Jessica Beglin, Novartis Institutes for BioMedical Research
Anna Gurevich, Hinckley Allen
Marylana Saadeh Helou, Epstein Becker & Green
Sharon Jaquez, Ropes & Gray
Patrick Ouellette, Mintz, Levin, Cohn, Ferris, Glovsky, and Popeo
Allie Shalom, Foley & Lardner
Vineesha Sow, Murphy Hesse
Steve Tringale, Husch Blackwell
With Your Support, Our Fight Together for
Health Care Justice Continues
HLA’s 2022-2023 Goals and Priorities
Mental Health Access for Youth

Our Mental Health Advocacy Program for Kids (MHAP for Kids) is playing a crucial role protecting the health of our state’s children and families during the escalating national children’s mental health crisis. Our 12 MHAP for Kids staff attorneys, based in cities across the state, represent more than 800 families annually. Their dynamic legal representation improves kids’ health and keeps them in school and out of the hospital and the court system.  
Eliminating Medical Debt

HLA’s Medical Debt Initiative tackles one of our Country’s and state’s leading obstacles to health care and financial survival. Medical debt also disproportionately harms Black and Hispanic people. Hundreds have come to HLA during the pandemic for help with unaffordable and unjust medical bills while struggling to pay for housing and food. Later in 2022, HLA will have its first staff attorney focused entirely on combatting medical debt, a Fellow sponsored by Justice Catalyst. 
Medical-Legal Partnership for Immigrants

HLA’s Medical-Legal Partnership for Immigrants (MLPI) expands our representation of immigrants with financial insecurity across the state. In collaboration with health care provider and immigration attorney partners, we are pushing back against a myriad of impediments to health care facing immigrants through our representation of more than 230 families annually and successful advocacy for major policy changes. Current MLPI partners Dana-Farber Cancer Institute, Boston Health Care For the Homeless Program, and The Rian Immigrant Center are building this growing program with us.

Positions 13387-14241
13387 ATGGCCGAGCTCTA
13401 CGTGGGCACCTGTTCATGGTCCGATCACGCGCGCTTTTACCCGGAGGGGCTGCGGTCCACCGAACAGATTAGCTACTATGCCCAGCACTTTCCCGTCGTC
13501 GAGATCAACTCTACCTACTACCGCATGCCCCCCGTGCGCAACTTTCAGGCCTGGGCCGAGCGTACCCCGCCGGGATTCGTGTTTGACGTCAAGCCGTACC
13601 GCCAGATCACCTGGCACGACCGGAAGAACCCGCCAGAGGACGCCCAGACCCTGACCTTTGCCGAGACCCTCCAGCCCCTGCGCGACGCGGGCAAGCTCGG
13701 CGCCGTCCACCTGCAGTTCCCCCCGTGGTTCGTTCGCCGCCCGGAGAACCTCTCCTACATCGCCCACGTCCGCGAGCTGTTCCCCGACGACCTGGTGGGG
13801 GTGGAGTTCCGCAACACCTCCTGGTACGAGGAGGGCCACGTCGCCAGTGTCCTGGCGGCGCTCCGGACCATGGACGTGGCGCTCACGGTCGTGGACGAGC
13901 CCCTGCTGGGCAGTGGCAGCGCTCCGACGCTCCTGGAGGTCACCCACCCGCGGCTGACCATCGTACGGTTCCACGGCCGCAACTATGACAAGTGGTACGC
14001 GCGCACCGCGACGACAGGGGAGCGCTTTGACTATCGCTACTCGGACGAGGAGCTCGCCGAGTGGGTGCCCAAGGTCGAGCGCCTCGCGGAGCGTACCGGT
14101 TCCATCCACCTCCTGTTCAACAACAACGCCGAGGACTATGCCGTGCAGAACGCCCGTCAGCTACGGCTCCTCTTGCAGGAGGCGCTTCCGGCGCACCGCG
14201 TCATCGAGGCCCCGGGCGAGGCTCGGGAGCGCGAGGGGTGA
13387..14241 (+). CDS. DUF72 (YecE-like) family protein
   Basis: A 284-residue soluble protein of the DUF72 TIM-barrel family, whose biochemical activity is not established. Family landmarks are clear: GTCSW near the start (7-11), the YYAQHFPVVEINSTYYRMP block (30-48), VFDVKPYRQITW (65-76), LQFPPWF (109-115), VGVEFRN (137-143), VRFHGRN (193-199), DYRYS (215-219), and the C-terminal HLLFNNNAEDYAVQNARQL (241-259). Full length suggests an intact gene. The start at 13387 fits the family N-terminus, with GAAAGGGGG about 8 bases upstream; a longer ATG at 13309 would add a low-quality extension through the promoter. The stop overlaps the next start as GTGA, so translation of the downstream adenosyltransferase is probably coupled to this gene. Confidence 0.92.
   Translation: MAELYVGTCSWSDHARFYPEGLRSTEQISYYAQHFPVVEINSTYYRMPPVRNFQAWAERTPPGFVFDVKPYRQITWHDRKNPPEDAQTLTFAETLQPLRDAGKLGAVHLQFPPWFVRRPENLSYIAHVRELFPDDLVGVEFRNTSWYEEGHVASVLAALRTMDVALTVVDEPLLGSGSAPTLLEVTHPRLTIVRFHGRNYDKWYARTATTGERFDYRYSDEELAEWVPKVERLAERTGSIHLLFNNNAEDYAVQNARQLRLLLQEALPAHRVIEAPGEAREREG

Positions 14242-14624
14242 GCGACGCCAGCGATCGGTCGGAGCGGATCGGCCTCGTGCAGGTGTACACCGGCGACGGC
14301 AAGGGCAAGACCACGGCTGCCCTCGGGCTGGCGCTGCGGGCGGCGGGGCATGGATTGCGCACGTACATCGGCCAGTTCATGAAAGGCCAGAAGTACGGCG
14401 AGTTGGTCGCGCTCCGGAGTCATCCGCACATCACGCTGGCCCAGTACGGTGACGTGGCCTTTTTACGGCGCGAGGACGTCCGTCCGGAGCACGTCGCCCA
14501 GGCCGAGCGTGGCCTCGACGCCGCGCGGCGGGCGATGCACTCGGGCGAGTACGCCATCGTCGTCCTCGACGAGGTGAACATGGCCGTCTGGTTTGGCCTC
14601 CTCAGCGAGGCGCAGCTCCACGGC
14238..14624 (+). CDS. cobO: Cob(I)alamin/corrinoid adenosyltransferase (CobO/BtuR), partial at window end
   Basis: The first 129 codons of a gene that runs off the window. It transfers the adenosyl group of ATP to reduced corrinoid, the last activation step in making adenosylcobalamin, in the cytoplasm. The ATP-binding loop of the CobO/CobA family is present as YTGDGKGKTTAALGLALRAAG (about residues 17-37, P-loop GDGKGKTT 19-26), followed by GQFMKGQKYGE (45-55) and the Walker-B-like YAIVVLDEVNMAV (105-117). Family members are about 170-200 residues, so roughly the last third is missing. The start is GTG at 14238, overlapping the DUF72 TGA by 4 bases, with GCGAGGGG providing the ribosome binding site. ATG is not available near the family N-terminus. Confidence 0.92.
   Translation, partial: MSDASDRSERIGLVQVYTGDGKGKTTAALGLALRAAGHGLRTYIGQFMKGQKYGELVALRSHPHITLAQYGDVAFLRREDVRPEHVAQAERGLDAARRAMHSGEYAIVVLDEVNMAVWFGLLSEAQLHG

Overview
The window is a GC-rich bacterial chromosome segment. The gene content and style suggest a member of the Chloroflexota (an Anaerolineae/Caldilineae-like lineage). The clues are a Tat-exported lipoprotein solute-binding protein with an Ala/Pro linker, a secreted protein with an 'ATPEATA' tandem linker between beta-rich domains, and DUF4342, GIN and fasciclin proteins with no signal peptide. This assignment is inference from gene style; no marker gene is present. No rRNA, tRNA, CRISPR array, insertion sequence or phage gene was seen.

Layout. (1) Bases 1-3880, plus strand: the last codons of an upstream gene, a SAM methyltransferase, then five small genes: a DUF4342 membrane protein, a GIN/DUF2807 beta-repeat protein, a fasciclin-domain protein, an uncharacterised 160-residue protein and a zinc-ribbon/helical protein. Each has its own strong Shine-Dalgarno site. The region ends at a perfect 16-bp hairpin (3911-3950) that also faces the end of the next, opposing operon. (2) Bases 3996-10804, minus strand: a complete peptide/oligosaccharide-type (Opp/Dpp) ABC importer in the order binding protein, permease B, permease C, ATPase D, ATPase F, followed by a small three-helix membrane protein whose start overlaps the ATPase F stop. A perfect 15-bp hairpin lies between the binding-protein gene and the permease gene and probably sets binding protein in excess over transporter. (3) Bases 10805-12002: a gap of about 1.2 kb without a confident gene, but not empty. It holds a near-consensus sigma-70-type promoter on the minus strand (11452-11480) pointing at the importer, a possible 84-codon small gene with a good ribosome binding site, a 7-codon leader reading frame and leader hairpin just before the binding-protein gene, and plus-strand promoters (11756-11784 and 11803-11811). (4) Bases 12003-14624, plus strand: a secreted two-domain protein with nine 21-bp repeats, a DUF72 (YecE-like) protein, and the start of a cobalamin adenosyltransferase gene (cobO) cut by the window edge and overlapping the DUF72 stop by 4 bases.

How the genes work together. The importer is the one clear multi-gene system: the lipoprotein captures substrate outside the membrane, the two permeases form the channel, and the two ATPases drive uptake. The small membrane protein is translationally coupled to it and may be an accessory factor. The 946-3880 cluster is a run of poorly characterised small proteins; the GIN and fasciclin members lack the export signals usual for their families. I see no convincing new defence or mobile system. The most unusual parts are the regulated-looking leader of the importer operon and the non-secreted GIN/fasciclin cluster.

Health Care for People with Disabilities

Health care services provided in the home protect the independence, health, and safety of people with disabilities. However, far too often access to these services, such as those provided by independent nurses and home health aides, is blocked. HLA specializes in representing consumers with disabilities who’ve been denied access to these services and advocates for changes in policy to eliminate unjust denials.   

Transgender Health Care Access

HLA’s award-winning allyship with the transgender community focuses on fighting for access to gender-affirming health care. We are forcefully advocating on behalf of transgender and gender diverse clients against pervasive and unjust barriers to these vital health services, and we are doing so as a bulwark amid rising and hateful discrimination against transgender people across the country.  
Racial Justice and Equity in Health Care

Momentum is building in Massachusetts to address longstanding and unacceptable racial and ethnic disparities in health care. HLA is committed to being part of this movement. This work cuts across our other programs, which focus on health care access issues where BIPOC consumers experience the most harm, and stands alone to address systemic health care discrimination beyond our program areas.